Chelsea boys with a penchant for slouchy, nerve.com-style workout-wear now have an outlet.
After conquering hipster strongholds such as the Lower East Side, Soho, and Williamsburg, American Apparel recently signed a 10-year lease for a 3,700-square-foot space at 181 Eighth Avenue, their first Chelsea location.
The L.A.-based clothing retailer is notorious both for its socially progressive mantra (“sweatshop free”), and sexually provocative (and porn-friendly) advertising campaigns. Last month, the New York Times Alex Kuczynski got a bit creeped out by the company’s flamboyant founder, Dov Charney.
In November 2003, during less controversial days, the city’s first American Apparel store opened up at 712 Broadway. Six more are now scattered around Manhattan and Brooklyn.
Although stores appear to be popping up at a frantic pace, the company took their time—about two years—in choosing the Chelsea location.
“We’ve been working with them for a couple years, trying to get the right spot,” said Ariel Schuster, Managing Director of Robert K. Futterman and Associates, a leading real estate firm. “They are very smart about the way they get their real estate.”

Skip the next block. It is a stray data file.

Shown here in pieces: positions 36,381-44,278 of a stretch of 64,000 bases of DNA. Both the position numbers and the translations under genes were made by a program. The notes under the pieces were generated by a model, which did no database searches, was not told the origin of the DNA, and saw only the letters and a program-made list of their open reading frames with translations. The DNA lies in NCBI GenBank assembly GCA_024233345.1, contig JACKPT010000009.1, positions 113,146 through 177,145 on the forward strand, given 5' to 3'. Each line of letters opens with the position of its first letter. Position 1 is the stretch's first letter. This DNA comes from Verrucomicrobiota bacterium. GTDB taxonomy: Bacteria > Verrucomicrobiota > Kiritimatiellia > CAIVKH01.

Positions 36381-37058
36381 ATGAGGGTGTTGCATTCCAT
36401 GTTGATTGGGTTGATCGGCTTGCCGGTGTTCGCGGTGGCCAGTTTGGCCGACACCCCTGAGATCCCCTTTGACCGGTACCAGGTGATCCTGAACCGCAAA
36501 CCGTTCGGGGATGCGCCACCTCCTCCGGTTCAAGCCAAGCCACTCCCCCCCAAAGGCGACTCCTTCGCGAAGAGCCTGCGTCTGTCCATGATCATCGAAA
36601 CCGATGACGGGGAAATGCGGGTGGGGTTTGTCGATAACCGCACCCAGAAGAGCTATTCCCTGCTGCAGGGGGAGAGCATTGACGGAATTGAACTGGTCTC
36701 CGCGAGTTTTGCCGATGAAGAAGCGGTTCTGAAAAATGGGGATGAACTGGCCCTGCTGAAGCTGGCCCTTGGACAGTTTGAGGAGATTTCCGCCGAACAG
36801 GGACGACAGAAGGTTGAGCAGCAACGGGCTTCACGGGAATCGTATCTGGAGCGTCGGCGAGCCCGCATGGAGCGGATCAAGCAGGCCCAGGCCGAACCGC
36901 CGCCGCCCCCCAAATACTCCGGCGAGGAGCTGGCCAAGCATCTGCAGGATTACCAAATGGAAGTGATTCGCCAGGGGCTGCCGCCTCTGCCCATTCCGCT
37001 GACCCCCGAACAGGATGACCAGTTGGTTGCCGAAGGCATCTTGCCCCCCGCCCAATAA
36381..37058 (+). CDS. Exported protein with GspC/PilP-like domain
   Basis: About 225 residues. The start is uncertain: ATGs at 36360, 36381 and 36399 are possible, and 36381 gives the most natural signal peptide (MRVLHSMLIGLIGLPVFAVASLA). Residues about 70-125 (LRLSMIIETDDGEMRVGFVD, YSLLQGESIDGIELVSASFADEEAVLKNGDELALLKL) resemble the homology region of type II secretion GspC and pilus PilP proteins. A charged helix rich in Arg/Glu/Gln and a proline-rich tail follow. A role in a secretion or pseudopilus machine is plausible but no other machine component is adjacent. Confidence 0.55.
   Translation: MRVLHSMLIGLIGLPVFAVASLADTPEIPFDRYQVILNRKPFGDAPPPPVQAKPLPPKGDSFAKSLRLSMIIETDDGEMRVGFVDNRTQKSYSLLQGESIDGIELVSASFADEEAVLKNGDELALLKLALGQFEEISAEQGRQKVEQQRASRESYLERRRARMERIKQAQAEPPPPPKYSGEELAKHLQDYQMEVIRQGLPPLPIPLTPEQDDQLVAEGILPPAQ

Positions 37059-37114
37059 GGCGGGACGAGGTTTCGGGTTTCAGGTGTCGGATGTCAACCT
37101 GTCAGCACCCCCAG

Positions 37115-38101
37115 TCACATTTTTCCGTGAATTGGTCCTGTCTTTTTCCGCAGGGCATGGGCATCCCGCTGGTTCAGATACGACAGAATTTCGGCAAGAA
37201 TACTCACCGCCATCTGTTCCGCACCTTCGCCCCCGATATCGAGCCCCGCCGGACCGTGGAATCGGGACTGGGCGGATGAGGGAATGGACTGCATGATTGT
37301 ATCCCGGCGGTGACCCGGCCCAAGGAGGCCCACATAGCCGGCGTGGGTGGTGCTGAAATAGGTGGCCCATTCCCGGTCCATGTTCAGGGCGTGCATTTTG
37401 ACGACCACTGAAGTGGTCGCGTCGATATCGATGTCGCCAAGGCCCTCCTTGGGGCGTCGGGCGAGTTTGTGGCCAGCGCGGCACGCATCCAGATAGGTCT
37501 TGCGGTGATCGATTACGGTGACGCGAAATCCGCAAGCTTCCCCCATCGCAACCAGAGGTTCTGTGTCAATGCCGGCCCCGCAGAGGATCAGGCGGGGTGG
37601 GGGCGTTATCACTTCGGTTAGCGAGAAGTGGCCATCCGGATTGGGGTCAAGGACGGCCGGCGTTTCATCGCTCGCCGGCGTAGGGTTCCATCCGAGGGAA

“The owner himself spends a lot of time in New York, looking into locations,” said Alexandra Spunt, Content Advisor for American Apparel.
“It’s so intuitive [because] it’s about the placement, the space itself, the feel, and the people who live in that area,” said Ms. Spunt about store selection. “All these different factors come together for us.”
In the last year-and-a-half, American Apparel opened up over new 60 stores, with 40 more planned in the next six months, according to Ms. Spunt.
Locally, the company has future designs on Columbus Circle, and Mr. Schuster is helping them search in the Upper West Side.
“There’s endless potential in New York to do slightly more marginal locations and commercial locations,” said Ms. Spunt.
However, in the world of retail hotspots, Chelsea is perfect for attracting their young, target demographic.
“It is really the 50-yard line of Chelsea,” said Mr. Schuster. “There’s a good mix of bars and restaurants which tend to lead the consumer to shop a little later.”
And late hours have been an American Apparel trademark. The Lower East Side store, a block away from twenty-something haunts Max Fish and the Dark Room, remains open until 2:00 A.M. on Saturday nights. It’s accommodating hours are perfect for trapping impetuous (and tipsy) shoppers heading down Houston Street in the wee morning hours, looking for a quick, cheap recovery from a walk of shame.
– Michael Calderone